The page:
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Contractual Liability to Third Parties
Terms in this set (21)
Gordon v Campbell (1842)
The contract was entered into by the trustees "as trustees" and their survivors and successors in office. It was very clear that they were not to be personally liable.
J & W Campbell & Co, Petrs (1899)
This is a case in which the trusts patrimony was unable to meet th debts incurred by the trust. The Bankruptcy Act makes the trust patrimony alone available for sequestration.
Brown v Sutherland (1872)
Where trustees enter a contract as individuals (usually through poor contract construction) they are personally liable. Only those who agreed were liable, if there is evidence that someone dissented they are exempt from personal liability.
Alexander's Trs v Dymock's Trs (1883)
Two groups of trustees entered into an agreement. Despite appearances, the contract was held to be "two houses" and there was no personal liability. The individual circumstances were so peculiar, there was a clear intention to bind themselves as trustees.
Bills of Exchange Act 1882, s26
Where there is indication that an agent signs for or on behalf of a principal there is no personal liability. But the mere addition of the description of agency to a signature does not exempt.
Muir v City of Glasgow Bank (1879)
An incorporated partnership, which did not allow allow for limited liability, crashed. The court felt bound be Lumsden and the trustees were personally liable.
Lumsden v Buchanan (1865)
Shareholders were personally liable in the bank crash. The trustees had entered "as trustees". However the bank deeds allowed only corporations or individuals to hold stock. As a trust is not a corporation (and has no legal personality) the trustees were held to be contracting personally.
Cuningham v Montgomerie (1879)
A trustee had to hand over all of the trust estate and his personal estate in order to pay the liquidator. It was held that trustees are not only entitled to be reimbursed from the trust patrimony, but also it can be used as a shield.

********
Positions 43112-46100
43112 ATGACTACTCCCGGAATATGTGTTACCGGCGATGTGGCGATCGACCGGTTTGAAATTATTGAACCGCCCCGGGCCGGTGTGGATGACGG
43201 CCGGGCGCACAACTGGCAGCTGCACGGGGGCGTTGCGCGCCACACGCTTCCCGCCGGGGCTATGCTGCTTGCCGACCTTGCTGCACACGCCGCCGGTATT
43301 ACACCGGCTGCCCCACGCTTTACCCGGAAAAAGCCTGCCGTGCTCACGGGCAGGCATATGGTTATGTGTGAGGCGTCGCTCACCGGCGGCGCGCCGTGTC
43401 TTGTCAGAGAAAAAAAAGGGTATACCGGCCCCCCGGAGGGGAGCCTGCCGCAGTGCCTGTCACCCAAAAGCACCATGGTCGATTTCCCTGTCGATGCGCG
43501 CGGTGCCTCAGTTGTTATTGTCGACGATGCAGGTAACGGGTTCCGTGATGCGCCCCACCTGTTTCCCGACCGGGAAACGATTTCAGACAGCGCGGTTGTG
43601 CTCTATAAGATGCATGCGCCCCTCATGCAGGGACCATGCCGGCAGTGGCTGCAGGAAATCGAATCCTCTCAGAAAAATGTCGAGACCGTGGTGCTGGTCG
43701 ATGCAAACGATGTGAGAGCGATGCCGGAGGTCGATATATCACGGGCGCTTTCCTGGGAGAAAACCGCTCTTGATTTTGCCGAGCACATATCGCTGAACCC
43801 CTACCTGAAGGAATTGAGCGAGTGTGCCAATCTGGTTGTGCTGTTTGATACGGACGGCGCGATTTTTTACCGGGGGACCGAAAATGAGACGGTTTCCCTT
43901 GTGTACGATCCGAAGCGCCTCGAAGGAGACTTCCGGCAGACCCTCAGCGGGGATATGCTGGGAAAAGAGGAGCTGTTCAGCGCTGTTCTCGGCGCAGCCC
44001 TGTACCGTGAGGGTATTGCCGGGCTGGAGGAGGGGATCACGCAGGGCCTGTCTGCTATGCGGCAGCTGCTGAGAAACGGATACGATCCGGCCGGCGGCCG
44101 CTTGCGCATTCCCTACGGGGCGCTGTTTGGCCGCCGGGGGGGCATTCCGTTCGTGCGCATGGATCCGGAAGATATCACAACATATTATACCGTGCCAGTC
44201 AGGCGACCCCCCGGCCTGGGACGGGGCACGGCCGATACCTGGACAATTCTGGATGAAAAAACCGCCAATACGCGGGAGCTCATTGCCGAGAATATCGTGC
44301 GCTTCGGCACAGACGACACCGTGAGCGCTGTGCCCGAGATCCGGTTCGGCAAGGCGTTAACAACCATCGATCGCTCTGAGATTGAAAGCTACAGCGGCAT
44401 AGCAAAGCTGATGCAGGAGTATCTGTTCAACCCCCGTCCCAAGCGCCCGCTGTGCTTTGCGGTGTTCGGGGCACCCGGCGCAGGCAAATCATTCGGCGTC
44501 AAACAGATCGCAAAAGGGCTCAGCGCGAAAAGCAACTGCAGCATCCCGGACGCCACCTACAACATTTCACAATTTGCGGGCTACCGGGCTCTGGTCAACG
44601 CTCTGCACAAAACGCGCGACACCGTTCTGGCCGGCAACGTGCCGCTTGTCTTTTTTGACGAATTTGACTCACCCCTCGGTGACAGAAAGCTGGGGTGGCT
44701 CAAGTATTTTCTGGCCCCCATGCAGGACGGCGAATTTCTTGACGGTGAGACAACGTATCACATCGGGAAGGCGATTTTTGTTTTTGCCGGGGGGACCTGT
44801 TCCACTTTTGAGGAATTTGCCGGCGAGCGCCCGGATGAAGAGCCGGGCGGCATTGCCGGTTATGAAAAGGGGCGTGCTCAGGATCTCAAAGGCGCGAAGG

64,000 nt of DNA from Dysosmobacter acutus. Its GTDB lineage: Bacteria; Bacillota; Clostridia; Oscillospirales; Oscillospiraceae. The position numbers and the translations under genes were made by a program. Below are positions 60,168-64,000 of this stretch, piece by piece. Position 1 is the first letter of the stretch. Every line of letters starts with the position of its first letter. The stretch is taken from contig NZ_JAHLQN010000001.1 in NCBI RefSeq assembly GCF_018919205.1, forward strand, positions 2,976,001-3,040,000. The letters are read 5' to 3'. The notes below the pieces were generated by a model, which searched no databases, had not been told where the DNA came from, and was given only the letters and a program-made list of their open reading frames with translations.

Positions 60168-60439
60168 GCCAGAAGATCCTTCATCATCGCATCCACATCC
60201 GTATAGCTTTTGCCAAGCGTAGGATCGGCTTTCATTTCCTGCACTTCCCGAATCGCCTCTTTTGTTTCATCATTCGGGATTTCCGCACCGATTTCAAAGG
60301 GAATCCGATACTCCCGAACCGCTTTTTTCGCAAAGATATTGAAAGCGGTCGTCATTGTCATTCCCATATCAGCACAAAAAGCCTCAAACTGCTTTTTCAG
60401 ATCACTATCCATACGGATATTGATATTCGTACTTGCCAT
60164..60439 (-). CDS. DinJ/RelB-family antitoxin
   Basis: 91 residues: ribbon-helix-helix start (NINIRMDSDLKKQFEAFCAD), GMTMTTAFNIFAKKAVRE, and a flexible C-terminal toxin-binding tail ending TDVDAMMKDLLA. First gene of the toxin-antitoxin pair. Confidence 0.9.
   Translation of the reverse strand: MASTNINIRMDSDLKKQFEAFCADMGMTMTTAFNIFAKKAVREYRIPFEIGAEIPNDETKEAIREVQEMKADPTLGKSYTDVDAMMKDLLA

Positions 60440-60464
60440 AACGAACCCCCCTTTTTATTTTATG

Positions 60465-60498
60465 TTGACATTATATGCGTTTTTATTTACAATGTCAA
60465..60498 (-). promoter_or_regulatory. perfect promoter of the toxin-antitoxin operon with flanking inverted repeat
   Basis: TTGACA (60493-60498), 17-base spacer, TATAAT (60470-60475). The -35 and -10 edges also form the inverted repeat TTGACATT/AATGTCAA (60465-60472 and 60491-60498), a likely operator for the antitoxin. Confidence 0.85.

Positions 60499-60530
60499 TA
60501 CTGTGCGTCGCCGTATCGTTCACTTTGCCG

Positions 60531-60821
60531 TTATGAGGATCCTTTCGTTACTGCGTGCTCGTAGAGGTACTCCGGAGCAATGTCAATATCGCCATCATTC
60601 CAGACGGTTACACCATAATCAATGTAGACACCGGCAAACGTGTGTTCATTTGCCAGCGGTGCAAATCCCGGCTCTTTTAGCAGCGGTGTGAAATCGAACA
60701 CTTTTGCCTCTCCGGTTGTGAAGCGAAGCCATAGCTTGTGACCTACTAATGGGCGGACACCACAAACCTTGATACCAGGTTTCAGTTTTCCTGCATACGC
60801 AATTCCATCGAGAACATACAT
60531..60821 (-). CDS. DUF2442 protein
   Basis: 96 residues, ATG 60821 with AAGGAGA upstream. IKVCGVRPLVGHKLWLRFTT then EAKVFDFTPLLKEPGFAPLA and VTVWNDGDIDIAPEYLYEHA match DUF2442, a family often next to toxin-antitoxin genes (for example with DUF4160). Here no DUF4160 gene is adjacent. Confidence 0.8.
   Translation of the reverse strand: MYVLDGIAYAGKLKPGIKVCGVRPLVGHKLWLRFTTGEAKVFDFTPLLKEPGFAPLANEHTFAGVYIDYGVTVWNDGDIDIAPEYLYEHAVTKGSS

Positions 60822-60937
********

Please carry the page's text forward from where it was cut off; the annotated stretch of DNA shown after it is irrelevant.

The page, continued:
Gillespie and Paterson v City of Glasgow Bank (1979)
Any personal liability will be joint and several.
Roberts v City of Glasgow Bank (1879)
In theory, trustees are not liable for the actions of others. However, they will be if they agree to it or adopt it later.
Bell v City of Glasgow Bank (1879)
Assumed trustees will be liable under a contract that was entered into by previous trustees if the "adopted" it.
Thomson v McLachlan's Trs (1829)
Simply designing oneself as a trustee is not sufficient. This is seen as description rather than an exclusion of personal liability.
Guernsey (Trust Law 1989, s42)
As long as the third party was aware that they were transacting with trustees, and the trustees were acting in their capacity as trustees, there will be no personal liability.
Unifrom Trust Code, s1010
There is no liability in a contract properly entered into while administering the trust as long as the fiduciary relationship was disclosed. Thus, description is enough.
Sanders v Sanders' Trs (1880)
The trustees were not allowed to invest in unchartered banks. The investment was then ultra vires and completely liable without any recourse from the trust patrimony.
Third parties acquire good title by virtue of the fact the trustees are owners. The obligations to the beneficiaries do not themselves restrict the ability to transfer.
Cullen v Baillie (1846)
In regard to debts contracted by the trustees themselves, although it may be bona fide for the trust purposes, they will be personally bound unless it appears clear from the terms of the transaction that teh creditor expressly took the trust estate.
Bankruptcy (Scotland) Act 1985, s6(1)(a)
A trust estate is capable of being sequestrated in respect of debts incurred by the trust patrimony.
Adults with Incapacity (Scotland) Act 2000
There is not personal liability where the third party is aware that the trustee is acting in a representative capacity.
Certain powers are conferred on all trustees unless they are expressly prohibited by the trust deed.
There is no need for inquiry by third parties in order to be bona fide. Thus, certain acts cannot be challenged based on lack of vires.